Beef Plan Protest: What questions the Beef Plan wants Meat Industry Ireland to answer

Members of the Beef Plan Movement handed ABP Bandon a list of questions. Picture Denis Boyle
Members of the Beef Plan Movement handed ABP Bandon a list of questions. Picture Denis Boyle
Margaret Donnelly

Margaret Donnelly

The Beef Plan Movement gave a list of questions to ABP Bandon today, asking for a meeting with Meat Industry Ireland for the purpose of coming up with a solution to end the protest, which is in its fourth day.

It also asks how farmers are to make a living at €3.50/kg with animals losing €150-200/head.

The Group also asks how much the so-called fifth quarter is making and asks factories to declare how many cattle they have in feed lots.

It also asks why has the price of beef animals dropped by 8pc in the last year when the price in the supermarket has gone up by 1pc. "Where is that 9pc gone? Is is the supermarket or retailer getting this extra margin?"

The list of questions goes on to ask whether farmers are expected to finish cattle this winter without a forward price.

"If a customer today buys €10 of beef, is it fair that the farmer gets €2 out of that €10 for two year's work, while the processor gets €3 for three day's work and the retailer gets €5 for three days work. This is totally unjust."

It also asks if factories are paying extra money for those willing to pass the picket this week. Meat Industry Ireland has been contacted for comment.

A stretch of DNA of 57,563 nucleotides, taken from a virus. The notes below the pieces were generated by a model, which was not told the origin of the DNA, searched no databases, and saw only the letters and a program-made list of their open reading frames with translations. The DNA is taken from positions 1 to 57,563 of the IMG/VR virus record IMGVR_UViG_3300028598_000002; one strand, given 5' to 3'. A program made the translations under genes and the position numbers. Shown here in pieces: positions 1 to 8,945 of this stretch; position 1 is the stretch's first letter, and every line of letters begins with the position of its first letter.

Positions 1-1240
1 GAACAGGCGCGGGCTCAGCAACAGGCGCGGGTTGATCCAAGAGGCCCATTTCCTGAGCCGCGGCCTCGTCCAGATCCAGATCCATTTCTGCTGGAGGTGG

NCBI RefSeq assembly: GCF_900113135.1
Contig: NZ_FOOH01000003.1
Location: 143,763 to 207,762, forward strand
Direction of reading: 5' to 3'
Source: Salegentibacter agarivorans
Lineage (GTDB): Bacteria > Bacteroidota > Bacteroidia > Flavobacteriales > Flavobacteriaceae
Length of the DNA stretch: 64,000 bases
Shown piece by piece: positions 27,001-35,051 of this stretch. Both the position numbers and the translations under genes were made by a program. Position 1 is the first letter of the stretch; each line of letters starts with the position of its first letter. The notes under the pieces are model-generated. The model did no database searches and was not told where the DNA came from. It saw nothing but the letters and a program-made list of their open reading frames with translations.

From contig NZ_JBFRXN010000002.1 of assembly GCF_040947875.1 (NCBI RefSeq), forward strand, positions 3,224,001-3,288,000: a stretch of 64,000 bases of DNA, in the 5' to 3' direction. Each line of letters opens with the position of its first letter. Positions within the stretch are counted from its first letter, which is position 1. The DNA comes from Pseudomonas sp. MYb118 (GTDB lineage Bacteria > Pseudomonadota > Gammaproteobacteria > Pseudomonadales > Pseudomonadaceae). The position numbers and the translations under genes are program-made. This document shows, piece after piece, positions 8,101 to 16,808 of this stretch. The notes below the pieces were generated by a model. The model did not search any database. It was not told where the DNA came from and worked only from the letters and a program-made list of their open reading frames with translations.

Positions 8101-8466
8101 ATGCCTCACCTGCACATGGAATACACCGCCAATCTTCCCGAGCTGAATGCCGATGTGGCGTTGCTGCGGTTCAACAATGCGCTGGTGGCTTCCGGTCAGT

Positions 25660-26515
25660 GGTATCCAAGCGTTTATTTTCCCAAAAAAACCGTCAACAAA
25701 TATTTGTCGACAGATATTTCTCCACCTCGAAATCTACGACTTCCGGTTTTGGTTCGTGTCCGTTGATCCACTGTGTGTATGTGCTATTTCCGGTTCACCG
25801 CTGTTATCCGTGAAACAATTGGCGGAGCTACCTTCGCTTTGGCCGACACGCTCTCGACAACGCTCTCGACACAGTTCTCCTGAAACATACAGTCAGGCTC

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It comes as the Beef Plan Movement scales up its protests outside six beef plants around the country amid a deepening crisis in the beef sector.

Beef farmers are taking a hit of €4m a week with prices back significantly on last year and the Beef Plan Movement is calling for a greater return for farmers of the retail price and a meeting with the processors.

However, meat factories have warned beef prices could fall further as beef farmers hold protests at a number of processing plants over a deepening crisis in the sector.

Meat Industry Ireland, which represents the processors, warned that UK retailers are increasingly unwilling to confirm their beef needs for the autumn as the uncertainty of Brexit continues to weigh on the market.

"I don't deny the fact that farmers are under significant pressure and the price paid today is reflective of the market and disrupting normal processing activity is not going to help," he said.

According to the Beef Plan its protests are "peaceful and it is not stopping produce from going into factories, but they are asking farmers to think twice before they take cattle to the factory".  

The Group’s Chairman Hugh Doyle said the group will continue to protest for as long as it takes.

“We will scale it up as the week goes on and if there is no engagement from the factories then we stay there. We are trying to raise awareness that the industry as we know it is broken and we have to all sit around a table and find a way to fix it.

“We have to start realising that the way we sell our product is not working.”

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